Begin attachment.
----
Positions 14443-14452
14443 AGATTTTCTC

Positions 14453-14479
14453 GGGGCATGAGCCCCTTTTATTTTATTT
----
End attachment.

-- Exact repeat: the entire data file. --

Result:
Positions 14443-14452
14443 AGATTTTCTC

Positions 14453-14479
14453 GGGGCATGAGCCCCTTTTATTTTATTT